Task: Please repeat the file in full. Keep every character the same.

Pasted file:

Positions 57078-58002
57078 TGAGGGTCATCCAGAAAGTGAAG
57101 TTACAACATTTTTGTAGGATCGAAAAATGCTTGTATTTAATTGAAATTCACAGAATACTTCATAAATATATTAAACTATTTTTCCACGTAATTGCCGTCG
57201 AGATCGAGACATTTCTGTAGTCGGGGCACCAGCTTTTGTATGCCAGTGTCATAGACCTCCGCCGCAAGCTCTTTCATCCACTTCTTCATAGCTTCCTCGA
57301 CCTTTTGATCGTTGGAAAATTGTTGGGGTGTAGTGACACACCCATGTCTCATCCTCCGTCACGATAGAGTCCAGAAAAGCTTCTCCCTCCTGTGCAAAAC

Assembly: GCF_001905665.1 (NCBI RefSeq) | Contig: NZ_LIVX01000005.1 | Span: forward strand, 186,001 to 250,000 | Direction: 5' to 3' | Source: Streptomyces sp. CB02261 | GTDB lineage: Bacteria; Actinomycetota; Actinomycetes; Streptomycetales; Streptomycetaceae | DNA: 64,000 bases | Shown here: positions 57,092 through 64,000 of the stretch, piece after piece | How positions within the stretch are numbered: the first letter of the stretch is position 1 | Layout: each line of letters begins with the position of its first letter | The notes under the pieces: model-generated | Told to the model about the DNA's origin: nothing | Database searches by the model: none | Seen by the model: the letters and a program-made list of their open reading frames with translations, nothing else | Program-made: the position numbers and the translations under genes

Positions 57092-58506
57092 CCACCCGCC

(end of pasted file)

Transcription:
Positions 57078-58002
57078 TGAGGGTCATCCAGAAAGTGAAG
57101 TTACAACATTTTTGTAGGATCGAAAAATGCTTGTATTTAATTGAAATTCACAGAATACTTCATAAATATATTAAACTATTTTTCCACGTAATTGCCGTCG
57201 AGATCGAGACATTTCTGTAGTCGGGGCACCAGCTTTTGTATGCCAGTGTCATAGACCTCCGCCGCAAGCTCTTTCATCCACTTCTTCATAGCTTCCTCGA
57301 CCTTTTGATCGTTGGAAAATTGTTGGGGTGTAGTGACACACCCATGTCTCATCCTCCGTCACGATAGAGTCCAGAAAAGCTTCTCCCTCCTGTGCAAAAC

Assembly: GCF_001905665.1 (NCBI RefSeq) | Contig: NZ_LIVX01000005.1 | Span: forward strand, 186,001 to 250,000 | Direction: 5' to 3' | Source: Streptomyces sp. CB02261 | GTDB lineage: Bacteria; Actinomycetota; Actinomycetes; Streptomycetales; Streptomycetaceae | DNA: 64,000 bases | Shown here: positions 57,092 through 64,000 of the stretch, piece after piece | How positions within the stretch are numbered: the first letter of the stretch is position 1 | Layout: each line of letters begins with the position of its first letter | The notes under the pieces: model-generated | Told to the model about the DNA's origin: nothing | Database searches by the model: none | Seen by the model: the letters and a program-made list of their open reading frames with translations, nothing else | Program-made: the position numbers and the translations under genes

Positions 57092-58506
57092 CCACCCGCC